In Copies in Seconds (2005) David Owen told the story of Chester Carlson, the lone inventor of the Xerox machine. Here, Ellis creates a portrait of Joe Wilson (1909-71), the CEO of Xerox, who took the invention to fruition. An even-tempered man with impeccable values and enormous patience, Wilson took on an incredible risk backing a completely untested technology, which paid off only after decades of tireless work. When office workers embraced the technology, copying everything in sight, the Xerox copy machine became one of the most lucrative inventions of the twentieth century. But Wilson wasn't just about making money; he was one of the first business leaders to become personally involved in civil rights, hiring African American workers when most other companies effectively locked them out of jobs. Wilson remained humble even as others around him took credit for Xerox's success, and he passed on quietly just as the company began to lose its way. Ellis' account is a shining example of how honest and compassionate leadership can create profits and benefit the community at the same time. David Siegfried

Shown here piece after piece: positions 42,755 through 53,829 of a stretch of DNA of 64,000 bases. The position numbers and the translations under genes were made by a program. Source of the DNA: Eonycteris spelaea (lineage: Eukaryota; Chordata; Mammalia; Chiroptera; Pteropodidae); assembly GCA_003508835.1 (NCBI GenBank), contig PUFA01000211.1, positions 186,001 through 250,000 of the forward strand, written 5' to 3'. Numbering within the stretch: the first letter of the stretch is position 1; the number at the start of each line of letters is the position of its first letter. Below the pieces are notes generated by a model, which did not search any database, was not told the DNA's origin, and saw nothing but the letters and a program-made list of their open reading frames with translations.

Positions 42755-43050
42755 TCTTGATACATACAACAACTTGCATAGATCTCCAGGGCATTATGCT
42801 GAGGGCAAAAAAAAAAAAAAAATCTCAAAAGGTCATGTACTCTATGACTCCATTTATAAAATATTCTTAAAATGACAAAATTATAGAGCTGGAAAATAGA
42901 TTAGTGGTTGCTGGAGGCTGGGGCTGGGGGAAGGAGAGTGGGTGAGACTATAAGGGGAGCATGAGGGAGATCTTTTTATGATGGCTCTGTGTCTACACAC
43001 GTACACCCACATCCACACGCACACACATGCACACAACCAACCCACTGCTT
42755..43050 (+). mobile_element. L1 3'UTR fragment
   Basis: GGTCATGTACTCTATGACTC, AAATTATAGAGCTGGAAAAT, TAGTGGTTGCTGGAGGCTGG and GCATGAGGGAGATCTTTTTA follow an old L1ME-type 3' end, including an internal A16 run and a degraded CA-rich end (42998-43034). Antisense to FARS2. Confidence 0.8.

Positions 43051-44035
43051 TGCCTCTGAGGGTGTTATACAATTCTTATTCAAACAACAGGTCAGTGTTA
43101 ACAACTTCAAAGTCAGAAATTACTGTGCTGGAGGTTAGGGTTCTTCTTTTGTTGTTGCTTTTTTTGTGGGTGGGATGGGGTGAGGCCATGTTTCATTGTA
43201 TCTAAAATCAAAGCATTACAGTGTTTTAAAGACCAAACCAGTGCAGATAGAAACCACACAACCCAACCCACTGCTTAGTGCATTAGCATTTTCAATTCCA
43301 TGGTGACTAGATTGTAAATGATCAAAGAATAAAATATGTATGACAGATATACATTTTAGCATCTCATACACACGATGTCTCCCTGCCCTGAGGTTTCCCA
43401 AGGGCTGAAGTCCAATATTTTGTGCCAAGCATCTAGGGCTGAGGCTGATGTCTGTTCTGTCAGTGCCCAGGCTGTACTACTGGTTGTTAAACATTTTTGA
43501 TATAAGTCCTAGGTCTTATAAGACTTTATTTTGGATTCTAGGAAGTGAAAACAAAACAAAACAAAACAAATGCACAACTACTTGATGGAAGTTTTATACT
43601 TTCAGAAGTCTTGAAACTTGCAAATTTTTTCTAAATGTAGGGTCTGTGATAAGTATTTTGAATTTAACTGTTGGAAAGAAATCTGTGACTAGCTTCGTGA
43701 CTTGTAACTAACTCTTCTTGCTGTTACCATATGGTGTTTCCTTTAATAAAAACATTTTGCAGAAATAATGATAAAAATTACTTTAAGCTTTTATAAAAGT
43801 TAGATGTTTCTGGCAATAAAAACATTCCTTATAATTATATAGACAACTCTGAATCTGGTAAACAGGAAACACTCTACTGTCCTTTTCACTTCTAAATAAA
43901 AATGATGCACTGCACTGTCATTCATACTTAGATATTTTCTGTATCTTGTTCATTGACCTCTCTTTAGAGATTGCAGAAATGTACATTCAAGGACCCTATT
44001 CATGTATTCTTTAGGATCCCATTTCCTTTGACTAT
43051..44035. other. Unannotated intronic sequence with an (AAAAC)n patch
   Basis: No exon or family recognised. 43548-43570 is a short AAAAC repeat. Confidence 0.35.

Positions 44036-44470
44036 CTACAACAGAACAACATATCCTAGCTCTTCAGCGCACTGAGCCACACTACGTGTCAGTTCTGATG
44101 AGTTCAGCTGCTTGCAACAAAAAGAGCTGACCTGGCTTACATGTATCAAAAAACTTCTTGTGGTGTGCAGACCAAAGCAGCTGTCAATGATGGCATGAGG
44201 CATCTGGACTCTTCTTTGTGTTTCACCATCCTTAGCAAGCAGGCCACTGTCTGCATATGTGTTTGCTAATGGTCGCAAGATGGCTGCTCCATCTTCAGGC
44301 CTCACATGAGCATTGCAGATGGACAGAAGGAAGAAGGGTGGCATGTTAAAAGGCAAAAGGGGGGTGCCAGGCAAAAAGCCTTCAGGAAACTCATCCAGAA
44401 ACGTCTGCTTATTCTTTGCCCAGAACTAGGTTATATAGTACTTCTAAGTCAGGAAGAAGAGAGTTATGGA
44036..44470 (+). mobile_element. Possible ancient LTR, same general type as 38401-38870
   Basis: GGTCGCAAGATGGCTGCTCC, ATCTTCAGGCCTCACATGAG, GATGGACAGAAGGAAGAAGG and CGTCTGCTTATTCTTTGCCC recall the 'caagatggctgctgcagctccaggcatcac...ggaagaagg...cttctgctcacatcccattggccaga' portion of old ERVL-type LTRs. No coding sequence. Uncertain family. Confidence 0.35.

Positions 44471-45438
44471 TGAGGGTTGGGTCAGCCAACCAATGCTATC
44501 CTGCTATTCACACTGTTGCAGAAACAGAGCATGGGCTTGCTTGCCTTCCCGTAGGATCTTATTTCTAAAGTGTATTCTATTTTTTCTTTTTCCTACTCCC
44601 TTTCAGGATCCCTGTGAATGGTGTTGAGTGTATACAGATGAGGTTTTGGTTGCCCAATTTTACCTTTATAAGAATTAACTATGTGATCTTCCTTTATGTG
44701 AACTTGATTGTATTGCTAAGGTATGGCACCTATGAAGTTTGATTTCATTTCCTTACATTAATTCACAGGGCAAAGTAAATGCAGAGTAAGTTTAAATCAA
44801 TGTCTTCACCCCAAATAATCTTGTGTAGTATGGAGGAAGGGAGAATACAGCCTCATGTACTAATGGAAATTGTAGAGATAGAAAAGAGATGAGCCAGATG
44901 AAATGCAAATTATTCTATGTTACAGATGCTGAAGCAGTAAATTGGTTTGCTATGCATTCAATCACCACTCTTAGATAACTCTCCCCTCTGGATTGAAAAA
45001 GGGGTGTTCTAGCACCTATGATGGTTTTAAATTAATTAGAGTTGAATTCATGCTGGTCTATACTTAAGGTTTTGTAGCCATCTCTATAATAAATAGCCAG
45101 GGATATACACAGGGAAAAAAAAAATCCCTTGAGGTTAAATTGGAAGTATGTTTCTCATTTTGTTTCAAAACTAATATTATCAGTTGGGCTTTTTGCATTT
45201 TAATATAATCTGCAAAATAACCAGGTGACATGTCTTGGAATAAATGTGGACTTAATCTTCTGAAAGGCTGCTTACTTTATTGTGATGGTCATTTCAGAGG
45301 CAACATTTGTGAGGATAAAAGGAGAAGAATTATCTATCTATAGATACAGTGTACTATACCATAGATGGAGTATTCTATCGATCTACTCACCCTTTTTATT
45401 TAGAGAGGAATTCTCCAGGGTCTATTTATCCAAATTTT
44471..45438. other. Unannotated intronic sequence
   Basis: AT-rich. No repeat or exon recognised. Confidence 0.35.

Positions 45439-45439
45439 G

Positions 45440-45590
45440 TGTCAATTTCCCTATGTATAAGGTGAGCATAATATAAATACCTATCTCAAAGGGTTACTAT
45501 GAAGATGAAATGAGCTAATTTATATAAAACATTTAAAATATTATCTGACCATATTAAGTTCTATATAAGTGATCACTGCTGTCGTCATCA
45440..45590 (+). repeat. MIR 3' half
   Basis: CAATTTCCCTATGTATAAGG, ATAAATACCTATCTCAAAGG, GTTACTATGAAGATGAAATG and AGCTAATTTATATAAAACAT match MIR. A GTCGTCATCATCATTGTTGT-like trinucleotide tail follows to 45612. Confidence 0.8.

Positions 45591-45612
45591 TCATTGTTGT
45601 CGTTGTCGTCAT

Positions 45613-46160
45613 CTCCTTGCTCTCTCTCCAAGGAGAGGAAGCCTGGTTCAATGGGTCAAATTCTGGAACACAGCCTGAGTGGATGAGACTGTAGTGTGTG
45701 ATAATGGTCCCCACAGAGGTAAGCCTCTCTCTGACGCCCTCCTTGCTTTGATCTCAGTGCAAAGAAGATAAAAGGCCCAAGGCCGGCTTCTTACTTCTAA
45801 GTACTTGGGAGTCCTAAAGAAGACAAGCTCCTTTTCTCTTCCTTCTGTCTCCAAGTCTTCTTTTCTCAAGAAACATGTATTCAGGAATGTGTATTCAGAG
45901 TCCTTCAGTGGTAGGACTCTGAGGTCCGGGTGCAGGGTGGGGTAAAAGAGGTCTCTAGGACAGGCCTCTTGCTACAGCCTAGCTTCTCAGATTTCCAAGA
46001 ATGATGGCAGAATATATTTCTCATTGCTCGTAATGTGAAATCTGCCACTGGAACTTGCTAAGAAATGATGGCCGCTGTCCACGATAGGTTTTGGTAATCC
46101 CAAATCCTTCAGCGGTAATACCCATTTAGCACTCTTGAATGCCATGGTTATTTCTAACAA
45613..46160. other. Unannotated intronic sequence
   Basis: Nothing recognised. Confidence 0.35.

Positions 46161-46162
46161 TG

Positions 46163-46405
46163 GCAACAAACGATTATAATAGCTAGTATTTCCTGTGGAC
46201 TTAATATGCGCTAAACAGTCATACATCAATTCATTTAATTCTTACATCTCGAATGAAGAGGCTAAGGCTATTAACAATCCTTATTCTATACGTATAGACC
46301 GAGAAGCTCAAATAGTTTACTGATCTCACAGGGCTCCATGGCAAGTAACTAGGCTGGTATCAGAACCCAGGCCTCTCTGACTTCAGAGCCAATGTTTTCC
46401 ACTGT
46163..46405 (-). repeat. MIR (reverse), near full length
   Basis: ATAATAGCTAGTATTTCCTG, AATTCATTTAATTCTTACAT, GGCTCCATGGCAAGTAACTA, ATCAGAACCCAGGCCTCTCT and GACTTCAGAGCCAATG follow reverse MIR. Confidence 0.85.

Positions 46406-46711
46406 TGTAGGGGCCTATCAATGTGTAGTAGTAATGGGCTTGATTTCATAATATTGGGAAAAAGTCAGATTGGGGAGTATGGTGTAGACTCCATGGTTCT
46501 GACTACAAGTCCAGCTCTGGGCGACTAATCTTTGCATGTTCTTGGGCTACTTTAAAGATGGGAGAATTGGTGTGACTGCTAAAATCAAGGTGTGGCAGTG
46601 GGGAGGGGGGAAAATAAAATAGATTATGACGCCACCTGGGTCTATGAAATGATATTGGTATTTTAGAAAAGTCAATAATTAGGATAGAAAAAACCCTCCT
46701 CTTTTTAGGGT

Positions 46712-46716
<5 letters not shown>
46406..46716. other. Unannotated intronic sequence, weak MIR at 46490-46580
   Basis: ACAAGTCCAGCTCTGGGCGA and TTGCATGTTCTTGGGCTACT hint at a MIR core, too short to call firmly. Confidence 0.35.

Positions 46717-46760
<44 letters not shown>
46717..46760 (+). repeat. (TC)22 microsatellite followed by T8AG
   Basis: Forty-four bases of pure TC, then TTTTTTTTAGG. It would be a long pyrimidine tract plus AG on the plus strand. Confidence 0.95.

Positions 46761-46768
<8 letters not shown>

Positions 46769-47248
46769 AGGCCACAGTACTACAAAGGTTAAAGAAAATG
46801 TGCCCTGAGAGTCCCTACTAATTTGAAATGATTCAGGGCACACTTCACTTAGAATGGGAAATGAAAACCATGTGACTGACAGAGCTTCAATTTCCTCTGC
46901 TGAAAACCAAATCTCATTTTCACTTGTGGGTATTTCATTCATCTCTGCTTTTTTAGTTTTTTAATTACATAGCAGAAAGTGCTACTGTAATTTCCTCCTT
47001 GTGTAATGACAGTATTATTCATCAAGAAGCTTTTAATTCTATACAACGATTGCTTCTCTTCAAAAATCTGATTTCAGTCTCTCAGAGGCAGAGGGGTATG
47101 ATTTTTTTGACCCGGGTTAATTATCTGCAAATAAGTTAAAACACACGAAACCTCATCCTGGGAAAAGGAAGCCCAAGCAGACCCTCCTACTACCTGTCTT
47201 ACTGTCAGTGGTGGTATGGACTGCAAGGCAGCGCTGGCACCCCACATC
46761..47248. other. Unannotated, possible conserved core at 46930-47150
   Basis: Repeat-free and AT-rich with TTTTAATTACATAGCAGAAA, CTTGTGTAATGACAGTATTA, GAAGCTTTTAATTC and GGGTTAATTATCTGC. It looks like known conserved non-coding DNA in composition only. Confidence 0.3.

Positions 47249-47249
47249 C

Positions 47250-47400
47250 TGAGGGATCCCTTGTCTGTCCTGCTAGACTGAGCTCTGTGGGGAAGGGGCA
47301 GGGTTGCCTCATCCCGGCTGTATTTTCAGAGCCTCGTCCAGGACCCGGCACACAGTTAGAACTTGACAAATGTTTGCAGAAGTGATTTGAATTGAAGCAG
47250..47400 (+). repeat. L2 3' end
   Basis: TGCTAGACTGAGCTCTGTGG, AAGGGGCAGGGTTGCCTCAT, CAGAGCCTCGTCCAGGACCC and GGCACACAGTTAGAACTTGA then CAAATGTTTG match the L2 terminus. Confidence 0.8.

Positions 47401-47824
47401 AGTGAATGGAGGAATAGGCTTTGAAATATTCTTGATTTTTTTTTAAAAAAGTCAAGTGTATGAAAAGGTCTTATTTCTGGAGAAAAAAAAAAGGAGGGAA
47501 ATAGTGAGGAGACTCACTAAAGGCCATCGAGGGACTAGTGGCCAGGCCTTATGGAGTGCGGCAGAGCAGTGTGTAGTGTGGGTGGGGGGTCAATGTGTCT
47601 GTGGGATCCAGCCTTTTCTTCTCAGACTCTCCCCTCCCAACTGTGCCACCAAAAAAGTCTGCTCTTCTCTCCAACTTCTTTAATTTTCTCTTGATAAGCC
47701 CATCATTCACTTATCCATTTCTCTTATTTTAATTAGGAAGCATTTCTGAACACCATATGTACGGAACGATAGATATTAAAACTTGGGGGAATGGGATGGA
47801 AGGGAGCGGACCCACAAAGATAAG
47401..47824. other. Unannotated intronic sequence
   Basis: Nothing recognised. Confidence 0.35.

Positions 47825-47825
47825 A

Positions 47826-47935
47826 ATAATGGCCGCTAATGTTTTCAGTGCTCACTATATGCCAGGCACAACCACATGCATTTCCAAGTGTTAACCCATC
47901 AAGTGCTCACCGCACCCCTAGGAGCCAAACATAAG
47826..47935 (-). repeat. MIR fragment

Copyright © American Library Association. All rights reserved
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Product Details

  • Hardcover: 424 pages
  • Publisher: Wiley; 1 edition (September 1, 2006)
  • Language: English
  • ISBN-10: 0471998354
  • ISBN-13: 978-0471998358
  • Product Dimensions: 6.3 x 1.4 x 9.3 inches
  • Shipping Weight: 1.3 pounds (View shipping rates and policies)
  • Average Customer Review: 4.8 out of 5 stars  See all reviews (9 customer reviews)
  • Amazon Best Sellers Rank: #974,976 in Books (See Top 100 in Books)

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5 of 5 people found the following review helpful By Lloyd Jamison on May 10, 2007
Format: Hardcover Verified Purchase